Pan Niger Delta Forum (PANDEF) has threatened to pull out of negotiations with the Federal Government if the 16-point agenda it submitted last year are not addressed by November 1, 2017.
Leaders of the group, led by Edwin Clark, stated this position at a press briefing in Abuja on Monday. This is coming after the Presidency announced a possible meeting between the Acting President Yemi Osinbajo and the group this week .
According to Clark, despite promises made by the Acting President during his tour of the region, the government has failed to commence implementation of the demands.
“I wish to urge the Federal Government to, as a matter of urgency, implement the pronouncements made by the Acting President, His Excellency, Professor Yemi Osinbajo, SAN, GCON, during his fact-finding visits to the Niger Delta Region, and to set up, without delay, the Federal Government Dialogue Team to engage PANDEF, towards resolving the pending issues contained in the Forum’s 16-Point Demands on behalf of the people of the Niger Delta Region, by, or before, November 1, 2017 (one year anniversary of our meeting with His Excellency, President Muhammadu Buhari).
“Human endurance has a limit beyond which one cannot predict what the outcome will be.
“We submitted a 16-point Demand to Mr. President on November 1, 2016, and we had expected that by its next anniversary, the 16-Point Agenda would have been comprehensive sorted out.
“If, at the expiration of the November 1, 2017 ultimatum, the Federal Government fails and/or refuses to accede to these lawful and legitimate demands of the Niger Delta people, PANDEF may consider pulling out of the ongoing peace process in the Niger Delta” Clarke said.
The elders of the forum said the government has not demonstrated enough faith in the process even though the Niger Delta leaders have made efforts to stabilize oil production and help the country out of recession
Clark added: “Unfortunately, however, it is a matter of regret to note that, the efforts of PANDEF to help Nigeria climb out of recession through a stable oil and gas production regime, have not been met with tangible reciprocal action by the Federal Government.
“This is in spite of our being placed at a disadvantaged and marginalized position, even on issues concerning the oil and gas industry.”
According to the elder statesman, most pressing of the issues are 10% for Host Community in the just passed Petroleum Industry Governance Bill (PIGB) which he said must not be tampered with, alienation of Niger Deltans from Nigerian National Petroleum Corporation (NNPC) appointments, relocation of oil companies’ headquarters to Niger Delta, etc.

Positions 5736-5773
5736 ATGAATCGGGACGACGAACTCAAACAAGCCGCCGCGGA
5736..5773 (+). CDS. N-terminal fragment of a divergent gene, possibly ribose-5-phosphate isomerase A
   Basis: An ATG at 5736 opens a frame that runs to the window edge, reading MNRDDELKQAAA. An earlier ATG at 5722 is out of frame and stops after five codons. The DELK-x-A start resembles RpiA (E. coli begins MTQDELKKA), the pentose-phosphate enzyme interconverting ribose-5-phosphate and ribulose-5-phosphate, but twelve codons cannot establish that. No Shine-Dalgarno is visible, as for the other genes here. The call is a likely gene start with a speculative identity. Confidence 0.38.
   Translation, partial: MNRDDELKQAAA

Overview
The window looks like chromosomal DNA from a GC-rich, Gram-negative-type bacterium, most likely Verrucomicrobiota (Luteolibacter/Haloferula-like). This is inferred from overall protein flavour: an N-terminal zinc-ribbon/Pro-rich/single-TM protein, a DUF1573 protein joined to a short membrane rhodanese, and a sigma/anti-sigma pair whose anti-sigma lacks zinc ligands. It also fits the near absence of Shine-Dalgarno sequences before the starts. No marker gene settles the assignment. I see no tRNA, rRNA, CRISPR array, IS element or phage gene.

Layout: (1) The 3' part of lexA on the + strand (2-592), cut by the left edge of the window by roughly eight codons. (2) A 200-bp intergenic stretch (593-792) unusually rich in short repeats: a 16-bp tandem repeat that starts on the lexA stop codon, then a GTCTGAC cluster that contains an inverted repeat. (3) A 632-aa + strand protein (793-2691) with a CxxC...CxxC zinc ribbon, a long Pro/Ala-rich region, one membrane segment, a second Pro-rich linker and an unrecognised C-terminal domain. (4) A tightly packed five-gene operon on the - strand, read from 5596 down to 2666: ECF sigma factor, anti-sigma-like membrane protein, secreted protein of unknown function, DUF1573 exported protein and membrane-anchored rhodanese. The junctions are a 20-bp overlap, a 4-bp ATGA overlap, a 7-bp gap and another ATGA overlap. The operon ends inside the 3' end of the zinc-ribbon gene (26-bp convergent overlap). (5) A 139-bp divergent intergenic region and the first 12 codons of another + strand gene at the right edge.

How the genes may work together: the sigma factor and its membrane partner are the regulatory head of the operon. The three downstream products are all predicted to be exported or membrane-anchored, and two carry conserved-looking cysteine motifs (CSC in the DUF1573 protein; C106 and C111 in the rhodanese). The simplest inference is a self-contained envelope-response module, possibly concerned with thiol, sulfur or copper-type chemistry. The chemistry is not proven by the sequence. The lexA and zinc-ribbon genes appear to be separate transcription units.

The Niger Delta elders also rejected the new board of the NNPC, appointment of Chief Executives of NNPC subsidiaries, selection of indigenous oil operators and marginal oil fields operators.
Listing all the affected NNPC board members, heads of its subsidiaries and oil block allocations, Clark stated that it was clear the Niger Delta people were not involved in the process especial as related to allocation of oil blocks and appointment of indigenes.
“It is ridiculous that the people of oil producing communities in the Niger Delta are not millionaires, not to talk of billionaires, in the oil industry.
“Yet when oil was not discovered in the Niger Delta, we were wealthy fishermen, farmers, traders and timber merchants and so on.
“And when we now cry out, we are labeled as ‘troublemakers militants’ ‘terrorists.’ But now, it is people from faraway places, where oil and gas are not produced that are rich Nigerians. Why?” Clarke queried.
He condemned the rejection of devolution of powers by the National Assembly in the ongoing Constitution amendment process, stating that particular sections of the country were antagonistic to the Niger Delta cause.
According to him, “Suddenly, the word ‘Restructuring’ has become a pain in the ears of a few champions of wicked hegemony.
“All we are saying is, let us go back to the negotiated 1960 Independence Constitution, on which the 1963 Republican Constitution was molded.
“If there be anything wrong with that Constitution, it can become an issue to ameliorate, by amicable negotiations and consensus.
“Anything else is most obnoxious, and totally unacceptable to the peoples of the entire Southern and Middle Belt areas of Nigeria, as well as the growing numbers of well-meaning Nigerians from the Northern parts of the Country.
“All we are saying is, ‘No Restructuring, no Nigeria.”
Clarke however stated that the people of Niger Delta believe in the corporate existence of Nigeria but regretted the antagonistic rhetoric from other parts of the country.
Leaders of PANDEF at the press briefing were King Alfred Diete Spiff, Senator Stella Omu, Senator Henshaw, Kayode Ajulo, amongst others.